Columbia students give Literati “thumbs up”

Credo Reference‘s ongoing effort to improve information literacy (and “research effectiveness”) just got a new boost. After conducting a case study with Columbia University’s undergrads, the company is reporting back some encouraging feedback about the value of its Literati platform. The results of the study have been made public and their message is clear: using Literati in the classroom made a notable difference in the students’ research experience. According to Credo, 87 percent of the students who participated said that Literati improved the quality of their work and 90 percent said they would likely use it again for future assignments.

Soon after launching Literati — an extension of the original Credo Reference platform, marketed as “a library’s connection to information literacy” — Credo partnered with Columbia University (and the “embedded” librarians of its Undergraduate Writing Program) to monitor students’ experience using the product. The goal was to utilize Literati as the core instructional tool and give students full access to its Technology (including Credo’s well-known Topic Pages and the Mind Map), Content (derived from hundreds of reference ebooks and subject encyclopedias from a growing list of publishers), and various customized Services, including multi-media instruction and tutorials.

“Partnering with Columbia University on this case study helped us better understand the specific research and information literacy needs among students…and tailor their Literati service accordingly,” said Credo’s CEO, Mike Sweet, in a statement. “The knowledge that we have gained will be highly valuable as we continue to evolve Literati’s blend of technology, content and services.”

The Credo story

What has made Credo Reference a success story in publishing and library circles in recent years extends beyond the company’s ability to amass quality research content and apply new technologies to the platform. Since its launch in 1999 (then called X-Refer), Credo has been consistently raising the bar for what an ebook platform could be.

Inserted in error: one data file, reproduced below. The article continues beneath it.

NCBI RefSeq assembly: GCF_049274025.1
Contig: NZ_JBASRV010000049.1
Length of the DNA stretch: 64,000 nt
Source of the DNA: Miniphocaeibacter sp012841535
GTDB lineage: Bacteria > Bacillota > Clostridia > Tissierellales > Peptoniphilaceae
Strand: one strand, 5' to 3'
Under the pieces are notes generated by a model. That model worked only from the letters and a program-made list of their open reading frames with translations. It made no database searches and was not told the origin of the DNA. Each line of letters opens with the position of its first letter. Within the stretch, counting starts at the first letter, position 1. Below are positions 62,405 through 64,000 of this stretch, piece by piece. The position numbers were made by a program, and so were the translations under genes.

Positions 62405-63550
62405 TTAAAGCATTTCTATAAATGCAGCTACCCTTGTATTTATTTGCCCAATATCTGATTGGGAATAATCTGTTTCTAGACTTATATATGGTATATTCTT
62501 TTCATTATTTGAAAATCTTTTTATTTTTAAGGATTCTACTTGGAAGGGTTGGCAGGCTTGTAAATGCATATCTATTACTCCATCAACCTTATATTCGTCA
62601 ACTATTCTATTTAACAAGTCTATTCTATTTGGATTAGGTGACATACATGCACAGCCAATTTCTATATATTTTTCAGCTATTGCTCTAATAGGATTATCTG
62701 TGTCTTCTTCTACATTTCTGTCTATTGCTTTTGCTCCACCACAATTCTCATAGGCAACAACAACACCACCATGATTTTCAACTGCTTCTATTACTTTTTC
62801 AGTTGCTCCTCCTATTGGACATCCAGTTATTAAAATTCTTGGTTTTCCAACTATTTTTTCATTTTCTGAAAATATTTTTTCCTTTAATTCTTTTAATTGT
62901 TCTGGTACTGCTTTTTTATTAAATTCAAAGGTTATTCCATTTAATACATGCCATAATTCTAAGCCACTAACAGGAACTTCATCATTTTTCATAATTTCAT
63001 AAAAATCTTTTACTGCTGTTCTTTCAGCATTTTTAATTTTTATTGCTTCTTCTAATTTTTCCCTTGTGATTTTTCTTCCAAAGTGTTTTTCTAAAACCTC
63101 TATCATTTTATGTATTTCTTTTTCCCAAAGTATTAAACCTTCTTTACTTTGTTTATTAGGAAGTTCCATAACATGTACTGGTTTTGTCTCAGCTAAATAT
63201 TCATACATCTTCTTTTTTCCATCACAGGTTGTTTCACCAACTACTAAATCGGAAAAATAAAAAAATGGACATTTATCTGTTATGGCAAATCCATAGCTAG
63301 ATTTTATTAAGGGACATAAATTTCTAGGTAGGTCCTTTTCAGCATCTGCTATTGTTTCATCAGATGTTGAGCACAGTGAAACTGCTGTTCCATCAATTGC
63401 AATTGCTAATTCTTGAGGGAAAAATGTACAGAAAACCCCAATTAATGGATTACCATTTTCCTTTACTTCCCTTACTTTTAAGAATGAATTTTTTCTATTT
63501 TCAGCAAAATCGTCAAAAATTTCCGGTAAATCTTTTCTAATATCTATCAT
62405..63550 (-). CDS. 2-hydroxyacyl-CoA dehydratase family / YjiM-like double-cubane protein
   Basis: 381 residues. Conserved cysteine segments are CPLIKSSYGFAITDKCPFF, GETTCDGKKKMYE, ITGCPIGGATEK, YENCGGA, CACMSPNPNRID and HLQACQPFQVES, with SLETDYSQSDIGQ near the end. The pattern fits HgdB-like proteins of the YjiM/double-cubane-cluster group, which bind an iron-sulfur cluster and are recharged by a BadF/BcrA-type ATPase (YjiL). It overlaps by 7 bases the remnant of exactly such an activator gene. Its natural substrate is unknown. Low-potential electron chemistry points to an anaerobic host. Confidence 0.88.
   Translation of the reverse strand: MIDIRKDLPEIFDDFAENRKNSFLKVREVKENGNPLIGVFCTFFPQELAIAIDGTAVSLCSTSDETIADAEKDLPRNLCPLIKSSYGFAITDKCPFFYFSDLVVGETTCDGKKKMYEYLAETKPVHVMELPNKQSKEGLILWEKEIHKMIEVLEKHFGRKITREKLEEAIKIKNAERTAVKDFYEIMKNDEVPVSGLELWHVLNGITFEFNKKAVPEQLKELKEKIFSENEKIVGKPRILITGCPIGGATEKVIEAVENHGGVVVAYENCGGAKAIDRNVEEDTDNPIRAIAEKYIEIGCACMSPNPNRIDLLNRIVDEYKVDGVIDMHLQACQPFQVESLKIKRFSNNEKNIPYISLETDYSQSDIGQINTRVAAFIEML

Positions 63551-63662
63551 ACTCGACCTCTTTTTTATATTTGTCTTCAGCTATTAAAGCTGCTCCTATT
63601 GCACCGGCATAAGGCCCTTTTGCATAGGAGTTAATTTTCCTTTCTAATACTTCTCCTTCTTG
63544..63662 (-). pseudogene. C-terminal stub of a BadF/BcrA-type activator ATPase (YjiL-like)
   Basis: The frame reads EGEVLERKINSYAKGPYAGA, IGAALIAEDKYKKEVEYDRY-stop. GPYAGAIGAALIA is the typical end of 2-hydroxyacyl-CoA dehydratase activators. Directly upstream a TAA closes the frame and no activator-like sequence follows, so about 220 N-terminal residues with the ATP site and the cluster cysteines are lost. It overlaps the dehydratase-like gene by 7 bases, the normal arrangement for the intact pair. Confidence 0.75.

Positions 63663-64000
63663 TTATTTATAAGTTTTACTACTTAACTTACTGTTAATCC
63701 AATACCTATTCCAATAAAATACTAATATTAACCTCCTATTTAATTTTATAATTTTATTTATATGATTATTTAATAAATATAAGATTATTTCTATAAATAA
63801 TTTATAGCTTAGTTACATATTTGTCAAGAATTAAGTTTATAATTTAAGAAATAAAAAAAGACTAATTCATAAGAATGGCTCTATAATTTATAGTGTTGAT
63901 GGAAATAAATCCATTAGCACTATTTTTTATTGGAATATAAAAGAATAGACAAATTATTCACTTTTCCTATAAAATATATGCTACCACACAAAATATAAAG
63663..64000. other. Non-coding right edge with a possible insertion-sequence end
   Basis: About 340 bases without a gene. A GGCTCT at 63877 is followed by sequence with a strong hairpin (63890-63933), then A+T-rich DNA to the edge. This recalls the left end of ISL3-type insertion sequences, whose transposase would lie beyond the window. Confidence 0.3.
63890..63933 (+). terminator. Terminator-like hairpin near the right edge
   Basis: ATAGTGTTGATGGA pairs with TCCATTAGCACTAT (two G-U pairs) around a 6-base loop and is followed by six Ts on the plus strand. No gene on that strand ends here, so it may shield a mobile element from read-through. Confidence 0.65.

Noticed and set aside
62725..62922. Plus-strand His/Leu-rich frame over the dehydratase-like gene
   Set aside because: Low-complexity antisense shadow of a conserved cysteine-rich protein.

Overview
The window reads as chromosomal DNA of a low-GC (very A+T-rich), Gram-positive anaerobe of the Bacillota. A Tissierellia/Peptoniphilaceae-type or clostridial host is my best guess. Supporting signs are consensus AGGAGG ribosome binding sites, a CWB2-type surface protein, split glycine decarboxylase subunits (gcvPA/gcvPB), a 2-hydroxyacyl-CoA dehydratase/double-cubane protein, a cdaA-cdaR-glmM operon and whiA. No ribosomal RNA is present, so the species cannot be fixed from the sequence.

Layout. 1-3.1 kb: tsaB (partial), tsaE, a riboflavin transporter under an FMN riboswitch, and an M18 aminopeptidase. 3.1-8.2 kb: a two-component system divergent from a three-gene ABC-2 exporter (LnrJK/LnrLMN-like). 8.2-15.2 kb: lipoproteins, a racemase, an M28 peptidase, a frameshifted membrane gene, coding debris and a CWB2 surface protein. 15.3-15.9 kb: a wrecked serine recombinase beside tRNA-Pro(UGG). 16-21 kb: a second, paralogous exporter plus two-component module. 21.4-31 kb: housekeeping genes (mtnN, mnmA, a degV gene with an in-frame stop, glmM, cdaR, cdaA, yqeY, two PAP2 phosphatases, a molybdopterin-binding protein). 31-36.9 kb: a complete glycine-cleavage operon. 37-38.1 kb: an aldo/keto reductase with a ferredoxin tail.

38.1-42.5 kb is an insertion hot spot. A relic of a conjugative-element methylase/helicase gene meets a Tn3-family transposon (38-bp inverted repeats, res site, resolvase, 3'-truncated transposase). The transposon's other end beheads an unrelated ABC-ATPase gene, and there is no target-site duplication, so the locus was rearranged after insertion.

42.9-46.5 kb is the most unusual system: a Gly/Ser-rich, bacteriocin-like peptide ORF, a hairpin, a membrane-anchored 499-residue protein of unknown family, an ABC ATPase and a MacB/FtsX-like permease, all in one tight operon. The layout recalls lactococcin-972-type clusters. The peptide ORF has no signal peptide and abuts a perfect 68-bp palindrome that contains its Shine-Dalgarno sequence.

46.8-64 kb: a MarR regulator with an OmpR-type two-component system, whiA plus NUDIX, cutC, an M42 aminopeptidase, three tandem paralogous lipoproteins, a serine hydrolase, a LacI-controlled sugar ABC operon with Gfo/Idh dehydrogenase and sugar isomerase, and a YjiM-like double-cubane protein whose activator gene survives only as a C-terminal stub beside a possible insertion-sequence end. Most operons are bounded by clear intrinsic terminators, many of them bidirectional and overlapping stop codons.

What started out as a publisher-neutral “database,” back when most reference publishers were still deciding how to migrate their subject encyclopedias online, has now morphed into a “solution” that engages researchers with customized videos and tutorials. The content remains its main component, but it continues to be “enhanced,” not overshadowed, by technology. The best part: the “embedded” services are powered by humans (actual on-site librarians and educators).

The launch of Literati (earlier this year) is a testament to the company’s commitment to embracing research as a highly interactive, multi-media experience. But more than that: Credo is sending a message to the community that in order to improve information literacy among students (and thus prove the worth of e-resources and the libraries that purchase them), producers, faculty, and librarians need to come together and educate users every step of the way.

Beyond Credo

This trend of “enhancing” reference content with tailored services powered by librarians will continue as publishers and aggregators become more aware of the possibilities. Librarians have long been involved in the development of research content; inviting them to join Advisory Boards or participate in focus groups is a common industry practice. But embedding librarians into actual resources (not just classrooms or case studies) — making them a prominent part of the “package” after its launch — may well be the most innovative way to turn “static” ebook platforms into “living resources.” It will not only re-vitalize the roles librarians play in the future of content development but it will also open up a new world of opportunities for all involved.

Also of interest:

  • NSR interview with Credo CEO Mike Sweet
  • LJ’s review of Literati
  • Charleston Advisor interview with President John Dove & Carol Helton
  • LJ interview with President John Dove
  • Upcoming webinars for librarians interested in learning about Literati


Mirela Roncevic is an independent content developer, writer, and researcher. She contritues articles and stories to NSR on reference and digital publishing and content development. Reference publishers and content aggregators may send all PR materials directly to Mirela at